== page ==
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Columbian centinel. (Augusta, Ga.) 18??-????, August 16, 1806, Image 2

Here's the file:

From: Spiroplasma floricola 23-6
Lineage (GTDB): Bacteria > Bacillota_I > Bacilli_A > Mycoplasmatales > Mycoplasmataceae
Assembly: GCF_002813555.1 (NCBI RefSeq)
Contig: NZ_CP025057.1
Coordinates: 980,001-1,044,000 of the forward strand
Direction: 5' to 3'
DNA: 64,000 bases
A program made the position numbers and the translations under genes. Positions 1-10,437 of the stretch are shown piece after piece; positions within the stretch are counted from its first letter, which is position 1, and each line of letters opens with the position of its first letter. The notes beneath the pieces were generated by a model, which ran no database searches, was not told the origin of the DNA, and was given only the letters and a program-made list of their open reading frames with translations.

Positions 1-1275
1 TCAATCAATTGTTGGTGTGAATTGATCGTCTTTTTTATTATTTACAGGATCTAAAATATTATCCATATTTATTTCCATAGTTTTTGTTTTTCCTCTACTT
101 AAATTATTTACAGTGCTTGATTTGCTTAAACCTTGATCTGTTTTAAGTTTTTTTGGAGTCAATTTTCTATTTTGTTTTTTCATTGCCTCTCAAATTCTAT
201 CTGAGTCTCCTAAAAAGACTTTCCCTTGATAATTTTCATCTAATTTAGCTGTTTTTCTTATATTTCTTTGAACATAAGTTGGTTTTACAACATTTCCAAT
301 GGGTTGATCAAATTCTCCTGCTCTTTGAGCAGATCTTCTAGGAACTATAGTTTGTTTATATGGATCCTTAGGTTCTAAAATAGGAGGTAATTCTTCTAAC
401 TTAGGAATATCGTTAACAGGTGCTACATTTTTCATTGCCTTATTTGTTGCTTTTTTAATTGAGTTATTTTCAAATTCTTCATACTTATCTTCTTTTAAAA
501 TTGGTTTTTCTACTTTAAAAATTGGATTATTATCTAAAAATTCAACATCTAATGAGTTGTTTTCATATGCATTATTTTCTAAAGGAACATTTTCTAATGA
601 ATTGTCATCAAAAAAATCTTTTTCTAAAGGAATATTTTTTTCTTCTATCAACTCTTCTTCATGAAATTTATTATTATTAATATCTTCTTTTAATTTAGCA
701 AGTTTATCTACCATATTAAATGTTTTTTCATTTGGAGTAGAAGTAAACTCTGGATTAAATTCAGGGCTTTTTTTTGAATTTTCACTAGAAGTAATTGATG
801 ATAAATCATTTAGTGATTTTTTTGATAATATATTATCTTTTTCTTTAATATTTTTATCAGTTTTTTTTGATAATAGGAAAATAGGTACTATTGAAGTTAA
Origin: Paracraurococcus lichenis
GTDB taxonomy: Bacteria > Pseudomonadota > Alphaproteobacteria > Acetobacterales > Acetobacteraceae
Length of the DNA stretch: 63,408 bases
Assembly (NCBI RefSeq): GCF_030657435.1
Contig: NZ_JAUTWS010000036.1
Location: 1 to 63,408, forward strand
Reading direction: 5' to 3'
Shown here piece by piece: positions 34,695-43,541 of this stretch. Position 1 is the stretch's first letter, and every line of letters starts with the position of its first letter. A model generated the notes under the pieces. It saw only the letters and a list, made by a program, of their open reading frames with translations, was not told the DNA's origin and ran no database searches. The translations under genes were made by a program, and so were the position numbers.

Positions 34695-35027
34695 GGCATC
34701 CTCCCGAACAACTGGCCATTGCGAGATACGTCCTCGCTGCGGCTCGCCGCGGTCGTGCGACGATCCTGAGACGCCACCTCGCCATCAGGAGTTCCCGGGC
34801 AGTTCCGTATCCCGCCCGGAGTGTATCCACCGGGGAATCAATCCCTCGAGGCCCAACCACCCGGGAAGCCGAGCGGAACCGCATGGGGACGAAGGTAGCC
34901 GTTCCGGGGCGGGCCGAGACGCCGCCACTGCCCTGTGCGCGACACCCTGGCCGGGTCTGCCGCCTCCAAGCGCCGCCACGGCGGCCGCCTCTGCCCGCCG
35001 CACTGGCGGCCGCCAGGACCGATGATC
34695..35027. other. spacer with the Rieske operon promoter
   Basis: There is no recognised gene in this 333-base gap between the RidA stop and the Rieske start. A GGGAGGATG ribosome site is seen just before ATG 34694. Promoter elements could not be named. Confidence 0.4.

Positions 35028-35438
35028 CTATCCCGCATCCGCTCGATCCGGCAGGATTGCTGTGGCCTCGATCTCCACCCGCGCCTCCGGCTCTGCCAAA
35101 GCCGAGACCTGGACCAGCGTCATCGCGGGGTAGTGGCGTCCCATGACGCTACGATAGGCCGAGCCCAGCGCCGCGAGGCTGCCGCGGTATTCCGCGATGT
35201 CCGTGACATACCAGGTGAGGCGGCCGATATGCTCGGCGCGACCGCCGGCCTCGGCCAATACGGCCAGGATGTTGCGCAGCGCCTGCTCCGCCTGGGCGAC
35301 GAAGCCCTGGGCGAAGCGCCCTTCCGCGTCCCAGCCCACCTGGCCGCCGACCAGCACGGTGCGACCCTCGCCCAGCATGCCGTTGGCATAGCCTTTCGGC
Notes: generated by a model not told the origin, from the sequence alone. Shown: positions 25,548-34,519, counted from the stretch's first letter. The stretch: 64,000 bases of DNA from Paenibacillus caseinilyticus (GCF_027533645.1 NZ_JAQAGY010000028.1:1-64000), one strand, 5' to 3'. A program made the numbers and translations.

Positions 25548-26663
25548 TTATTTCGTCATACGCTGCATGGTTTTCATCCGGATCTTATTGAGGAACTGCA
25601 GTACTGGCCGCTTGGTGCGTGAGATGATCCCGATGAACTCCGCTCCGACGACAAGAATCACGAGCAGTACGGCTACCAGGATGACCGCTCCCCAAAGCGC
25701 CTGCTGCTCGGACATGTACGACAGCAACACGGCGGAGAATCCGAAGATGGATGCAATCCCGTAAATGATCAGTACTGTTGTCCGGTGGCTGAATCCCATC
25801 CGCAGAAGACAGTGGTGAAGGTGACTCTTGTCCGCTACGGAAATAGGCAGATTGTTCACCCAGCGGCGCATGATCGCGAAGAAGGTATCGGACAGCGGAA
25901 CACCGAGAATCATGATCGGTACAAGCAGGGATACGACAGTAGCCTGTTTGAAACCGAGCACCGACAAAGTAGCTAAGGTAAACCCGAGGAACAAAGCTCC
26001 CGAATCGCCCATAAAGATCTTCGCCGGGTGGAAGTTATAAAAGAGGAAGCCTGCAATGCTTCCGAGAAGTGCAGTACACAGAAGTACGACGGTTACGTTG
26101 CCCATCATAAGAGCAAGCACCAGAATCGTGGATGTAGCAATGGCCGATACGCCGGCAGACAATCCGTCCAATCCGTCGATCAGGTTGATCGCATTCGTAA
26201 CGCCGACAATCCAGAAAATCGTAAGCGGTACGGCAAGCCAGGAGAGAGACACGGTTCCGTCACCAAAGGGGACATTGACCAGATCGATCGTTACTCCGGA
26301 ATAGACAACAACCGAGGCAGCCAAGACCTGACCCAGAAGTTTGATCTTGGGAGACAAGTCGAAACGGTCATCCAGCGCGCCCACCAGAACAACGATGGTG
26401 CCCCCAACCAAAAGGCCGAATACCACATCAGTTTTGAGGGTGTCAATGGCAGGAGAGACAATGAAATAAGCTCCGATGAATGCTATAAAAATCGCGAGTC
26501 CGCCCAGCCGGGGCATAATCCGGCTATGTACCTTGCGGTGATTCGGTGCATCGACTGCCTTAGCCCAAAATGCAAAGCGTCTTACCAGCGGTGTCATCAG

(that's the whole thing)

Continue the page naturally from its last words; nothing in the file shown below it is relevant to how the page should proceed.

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than surrender them, she will run the risk cf perishing', lla.l they been adopted, war with her would have been inevitable. Happily for both nations, the intrepid, patriotic and elo quent efforts of a few member, rallyed the scattered wisdom of the house of representa tives, arresting their progress, unfolded as far as they could with propriety, the ignoble mo tives that gave birth to them. I shall not trace the consequences that might have follow ed. I will however assert that the agricultu ral interests of the southern and western states and territories, wou'd have been sacrificed to aggrandize the rich commercial and shipping capitalists of the north and east, and those in their employment or dependant on them.— Whilst this was transacting, the sword re mained half drawn against Spain. At whose hint was it rcured up to the hilt ? Brennus, king of the Gauls, when Rome was ransomed, after he had taken the city, on a dispute aris ing in weighing the ransom, thrcw his sword { Into the scale, and that way settled the dii-1 pute. lam oblig' dto leave the application of j this story to one of a more modern date to you. ! In time we may perhaps all have a chance of j teeing whether it will or not apply. Why j afterwards v.’ere your proceedings towards i Spain, mild as the breath of morn and towards j England, deadly as the Siroc wind. How are ! we to reconcile the tameness of government j towards the Spanish ambassador, and Mr. 1 Wrigh ’s corrosive sublimate in the Senate i against Britain. These flagrant contradictions j could not have arisen, had wise and honest poli'ical measures been pur: uing; had the rights and dignity of the nation been placed on high ground. They generally arise from secrecy and imbecility. I have another subject closely connected with your proceedings and our foreign rela tions. It is General Miranda's Expedition. — I should presume that he was a total stranger at the city of Washington, except by name, after he sailed. Great mystery was wrapped round that affair. 1 shall not try to developc it. Should he not have been generally known, how did it happen * How cam** ho to oompUto iii New-York, justly called the Emporium of the Union, the most alarming private equip ment against the Spanish settlements, since the time of the Buccanneers ? I’ dont appear as yet, that he has been countenanced by the English government. It was all done during your sitting. It appears he not only sailed from New York, but is supported by men who have been largely engaged in the illicit trade j with St. Domingo ; by those men who drank i publicly at New-York, “Success to the Empe ror of Hayti." The General touched at St. Domingo for reinforcement This is some proof England j had no hand in it, otherwise the Island of! Trinidad or Barbadoes would have been his j place of rendezvous. As you seem not to have | known him, 1 will tell you who he is : He is a I native of one of the Spanish Provinces near the Isthmus of Darien, brave, enterprising and well informed For years he has been a determined Snuih-American revolutionist in principle. Long persecuted 1 by Spain, who dreads him more than any other man, as to those provinces. Taken by the hand or dis carded by England, having an eye to South- America, as suited the occasion. He joined the French popular cause, early in the revolu tion, and rose to the rank of a general officer j under that standard. He was second in com- j jnand to General Dumourier, in bis expedition ’ to Holland. He laid siege to Maestricht, which he was obliged to raise when the army j that covered the siege was driven in He , then joined Dumour er after a \\ ell conducted j and able retreat, and commanded his left wing , at the battle of Neer-winden, in Flanders He remained true to the republic, when the com- j mander in chief became disaffected. He was suspected. He repaired to Paris ; was im prisoned,[tried and acquitted bythe revolutionary tribunal, under tbs reign of the jacobins. It ap pears odcl to a common man, that Miranda should have been so little known at the seat of government during > our meeting. When the pulse beat high, and every moment we expect ed to hear, “ Cry havoc and let slip the dogs of war !" that not any thing was known of this General, so well calculated to be employed both from talents and inclination against the Span ish dominions. Was the sword of Brennus again thrown into the scale ? Juct at the heel of the session, out comes the New-York business. The General had then sailed. lie had not marched under our Eagle, to pounce upon the oppressors of his native land. I acquit our administration of any participation in the expedition on which he did go. I wish him well, if his object : s to free his country from the state it is in; but if he has no other dependence than on the rich armed smugg’ers of New-York, and tie rev sited blacks cf St. Domingo, ill will be his fate. You for once, d'd righ in net listning to the memorials of Ogden and Smoh; yet they do not warrant the harsh expressions bestowed on them by some of the members, friends of the adminis tration ; nor can I approve the conduct of some of the federal republican members, who appear ed willing seize shat occasion to lessen our chief magistrate in his country’s good will. When he does fall let it not be by imputed er rors, Inr 'h'se of his own. 1 trust he will not. The New York expedition has not lowered him in my confidence, which is high. How ever it is your conduct that is the object of scrutiny I have introduced his name to elu cidate vour proceedings, not to condemn his. His legislative power is very limited, yours is paramount. He could not drive, and if you could not lead, or would not be led, the blame of ill acts ought not fall on him. It is true he approved the St. Domingo trade bill, and that founded on Nicholson’s resolutions. Thev are both non-neutrals. If they contain poison, the antidote is perhaps with each. Will the European nations now at war, who have such deep rooted animosities, against each other, causes of jealousy and rival interest, and who in peace have all colonies, believe us when we say that we have been*pursuing the line of an honest neutrality, and have not shut our eyes purposely on some occasions. Let wan continue or peace take place, our difficulties are so equal that we shall scarce have a choice of the least. In the first we shall in all pro bability be compillsd to join in arms one side •r the other. T»*e shall be told that fruit our ■ suspicious and temporizing behavior, that we . must be for or against, and we shall make the alliance more fiom accident, chance or feeling, ! than from prudence or principle. It will be 1 hard to say which power will first put the question home to us. In the last respect our. 1 affairs have been so managed last session, that all the belligerent naval powers have more or less causes of complaint. They all feel sore and cannot respect us.— Instead of a “ manifestation of principle ” and genuine neutrality, we have felt the influence of of the miserable spirit of truck and traffic ; and made pretentions that were not supported; yielded where we ought to have resisted; threatened were no harm can be done ; evinc ed a disposition, as opportunities afforded of profiting by any means of the distress of other nations, pressed by the calamities of war, ex posed the weakness and division of our coun try, arid endangered, our honor and security.- And all for w hat ? for the carrying trace, which by honorable means we can have our full share of. Our name will become a watch word in Europe. On the return of peace, amorist them they will foster their colonies, promote their own commerce with them, seek out and found new ones in many yet unsettled parts cf the world, and may all perhaps from a joint sense of interest to check that thirst af f er commer cial gain better at present to be restrained than encouraged, both for our own real inte terest and the claims of Europe. We must ' not forget she has coasts and -.slands as well a* we have. W e are a young people, have grown with her growth, and strengthened with her strength. Let us not put our com mercial growth in an bot-house; it flourishes rapidly enough in the common atmosphere. A Souther, i Planter. South-Car olina, July 25th, 1806. United States Circuit Court, NEW-YORK msTRICT. United Statet rs. William S. Smith. Fifth Day, July 18. The Court met at 10 o’clock pursu ant to adjournment. Present, Judge Talmadge ; Judge Patterson from indisposition not being . able to attend. The following jurors were called oyer and sworn, viz. John Sullivan, John Rathbone, jun. Lewis C. Hamersley, Cortlandt Bab | cock, John P. Hafff, Gold Hoyt, John i A. Fort, James Mastcrton, Schuyler j Livingston, Henry Pantoa, George For ■ man, and Augustus Mynhook. The Attorney General opened the case by briefly stating to the jury the counts in the indictment. After which the following witnesses were examined in behalf of the prosecution, viz. Messrs. Samuel G. Ogden, Dr. Ro manic, David Gelston (collector of the 1 port,) John M’Lean, General Stephens, j Richard Belden, Jonathan Ogden, John j Jacob Astor, Benjamin Haight, Ber -1 nard Halt, Abraham Vannest, Jona than Fay, William Fosbrook and Wil liam Allen. In the course of the examination se t veral questions were asked, which gave rise to considerable desultory conversa i tion among the counsel. After which the court adjourned un til 10 o’clock. Sixth Day. The Court met at 10 o’clock pursu ant to adjournment. Present, Judge Talmadge. The jury and the witnesses having been called, Judge Talmadge stated to the jury, that Judge Patterson being too indisposed to attend the trial, and a mournful occurrence having taken place in his own family, he found it necessary to adjourn the. Court until 9 o’clock on Mondy morning the 21st. Seventh Day. The Court met according to adjourn ment.' Present, Judge Talmadge. The examination of the witnesses on the part of the prosecution, was contin ued, and occupied the whole of the day, from 9 to 3 o’clock. The Court adjourned to Tuesday morning, 23d, at 10 o’clock. The following is a copy of the letter read by Judge Patterson, on the first day of the tri al of William S. Smith, in the Circuit Court of the United States for the New- York District. “ To the Honorable the Judges of the Cir- Court for the District of JVctv-York. “ We have been summoned to ap pear on the 14th of this month before a special circuit court of the United States for the district of New-York, to testify on the part of William S. Smith and Samuel G. Ogden. Sensible of j all the attention due to the writs ofi subpoena issued in these cases, it h with regret we have to state to the court, that the President of the United States, taking into view the state of our public affairs has specially signified to us that our official duties cannot, consistently therewith, be at this junc ture dispensed with. The court, we trust, will be pleased to accept this as a satisfactory explanation of our failure to give the personal attendance requir ed. And as it must be uncertain whe ther, at any subsequent period, the ab sence of heads of departments at such a distance from the scene of their offi cial duties, may not equally happen to interfere with them, we respectfully submit, whether the object of the par ties in this case may not be reconciled with public considerations by a com mission issued, with the consent of their council and that of the district at torney of the United States, for the pur pose of taking in that mode, our res pective testimonies. We have the honor to be, With the greatest respect, Your most obedient servants, JAMES MADISON, 11. DEARBORN, R. SMITH. City of Washington, > Bth July, 1806.” $ Eighth Day. Present, Judge Talmadge. The jury and witnesses being called, the Attorney General proceeded in the examination of witnesses. After Col. Platt and Dr. Douglass were examined, the Attorney General informed the court that lie had at present, no other witnesses to bring forward. Th» counsel for the Defendant, after retiring and conferring half an hour, returned ; when Mr. Golden rose and briefly stated to the jury the nature of the testimony about to be offered in be half of the defendant. He then said that, with the consent of the court, he would proceed to offer that testimony, and would begin with reading the mes sage of the President at the opening of the last session of Congress, and other documents, for the purpose of disprov ing or refusing that count in the Indict ment which states that the United States and Spain were at peace, at the time th« expedition of the Leander was set on foot. To this the Attorney Gen era! objected. The question, whether the Defendant had a right to adduce such kind of testimony to show that hostilities had actually commenced be tween this country and Spain ; or, in I other words whether a rupture had ta- : ken place between the two countries, was then able and eloquently discussed. 1 Three hours were employed in this ar- : gument, by Mr. Golden, Mr. Hoffman, '• Air. Harrison and Mr. Emmet, on the | one part, and the Attorney General and Mr. Edwards on the other. Judge Talmadge (if we rightly un derstood him) then decided, that no testimony could be admitted to shew j the actual situation of the two coun- j tries, but such as could be gathered J from the acts of Congress ; and of! course the testimony contended for by the defendant’s counsel was altogether inapplicable. Mr. Golden then moved that testi mony be admitted to shew the know ledge and approbation of our govern ment as to the expedition in question. The Judge observed, that, as that point had already been decided, it would be unnecessary to argue it. The tes timony could not be admitted. Every avenue being thus closed to the testimony ol the defendant, his counsel observed, that they had none that they could offer. The Attorney General then proceeded to examine other witnesses in behalf of the prose cution. It is probable that two or three days more will close the trial. Ninth Day. The Court met according to adjourn ment. Present, Judge Talmadge. hive witnesses being examined, the Attorney General informed the Court that he had closed the examination of witnesses on the part of the prosecution. Mr. Golden then rose in behalf of the defendant, and addressed the jury for nearly two hours, with great perspicui ty and energy. At half past twelve o’clock, Mr. Hoff man rose on the same side of the ques tion. Mr. Hoffman’s argument, which he finished at half past 3 o’clock, was one of the most perspicuous, learned and eloquent we ever heard. The jury then retired for refresh ment ; and in a few minutes returned. Mr. Emmet then followed Mr. Hoff man in a speech of nearly two hours. He necessarily pursued the general | outlines, adopted by his associates who i had preceded him. At almost every I stage of his argument, he produced new and interesting illustrations. His imagery was glowing and well sup ported, his positions were clear, his reasoning logical, and his deductions apparently perspicuous and conclusive. Although his voice and gestures are not the most happy, yet his eloquence is peculiarly bold, energetic and im pressive. Tenth Day. 1 he court met according to adjourn ment.-——Present, Judge Talmadge. Mr. Harrison rose, and in a dispas slonate and forcible jtddress of two hours, closed the argument on the part of the defendant. AH that man could do, under the existing restrictions of the court, his Counsel have done to se cure his acquital. The Attorney General rose, at 12 o’clock, in behalf of the prosecution. We regret that we cannot give a sketch of his argument. He spoke in so low* a tone of voice that we could distin guish but a part of it. What we heard, however, appeared to be ingenious, and well adapted to the subject before him. ( The Court having heard the arguments of Counsel on bath sides , summed ufi the evidence to the jury , tv ho retired for about two hours , and returned with a verdict of Ireit Guilty.) AUGUSTA, (Mass.) July 11. Horrid Murder ! At an early hour on Wednesday morning last, the inhab itants of this town were alarmed with the dreadful information, that Cap*r James Purinton, of this place, in cool blood, had murdered his wife, six chil dren, and himself. His oldest son, with a slight wound, escaped, and his second daughter was found desperately wound ed, and probably supposed dead by the father. Between the flours of two and three, a near neighbour, Mr. Dean Wyman, was awakened by the lad who escaped, with an incoherent account of the horrid scene from which he had just fled ; he, with a Mr. Ballard, anoth er neighbour, instantly repaired to the fatal spot, and here, after having lighted a candle, a scene was presented that beggars ail description. In the outer room lay prostrate on his face, and wel tering in his gore, the perpetrator-of the dreadful deed, his throat cut in the most shocking manner, and the bloody razor lying on a table by his side. In an ad joining bed room, lay Mrs. Purinton in ! her bed, her head almost severed from j her body ; and near her, on the floor, a ; little daughter about ten years old, who ' probably hearing the cries of her moth er, ran to her relief from the apartment in which she slept, and was murdered by her side. In another apartment was j found the two oldest, and the youngest daughter, the first aged 19, dreadfully 1 butchered; the second desperately wounded, reclining her head on the body ofthe dead infant, 18 months old, in a state of horror and almost total in ! sensibility. In the room with the fa j ther, lay in bed with their throats cut, j the two youngest sons, the one eight, | the other six years old. And in anoth { cr room was found, on the health, most dreadfully mangled, the second son, aged twelve ; he had fallen with his trowsers under one arm, with which he had attempted to escape. On the breast work over the fire place, was the distinct impression of a bloody hand, where the unhappy victim probably supported himself before he fell. The whole house seemed coverd with blood, and nenr the body of the murderer lay the deadly axe. From the surviving daughter we have no account of this transaction ; her dangerous situation prevents any com munication, and but faint expectations are entertained of her recovery. From the son, aged 17, we learn the follow ing :—That he was awakened by the piercing cries ofiiis mother, Sc involun tarily shrieking himself 4 he leapt from his becl and ran towards the door of his apartment; he was met by his father with an axe in hishand,(the moon shone bright) who struck him, but being so near each other, the uxe passed over his shoulder, and one coiner of it entered hisback, making a slight wound; his father then struck at him once or twice, and missed him ; at this moment his younger brother, who slept in the sarjje bed with him, jumped from it and at tempted to get out at the door ; to pre vent this the father attacked him, which gave the cldestan opportunity to escape. During this dreadful conflict, not a word was uttered. From the appearance of the wounds generally, it seems to have been the design of Purinton to dissever the heads from the bodies, excepting the two youngest, whose throats, it is sup posed, were cut with a razor. The oldest daughter and second son had sev eral wounds, the probable consequence of their resistance. We have no evi dence to lead us satisfactorily to the mo tives for this barbarous and unnatural deed. Captain Purinton was 46 years of age, and had lately removed from Boudoinham, to this town—an indepen dent farmer, with a handsome estate ; of steady, correct, and industrious habits, and of a good character and fair imputa tion, and strongly attached to his fami ly. He had been heard lately to say, that he felt much distressed at the unpro I j mising appearance of his farm ; that he 1 should be destitute of bread for his fam ily, and hay for his cattle, and dreaded the consequences.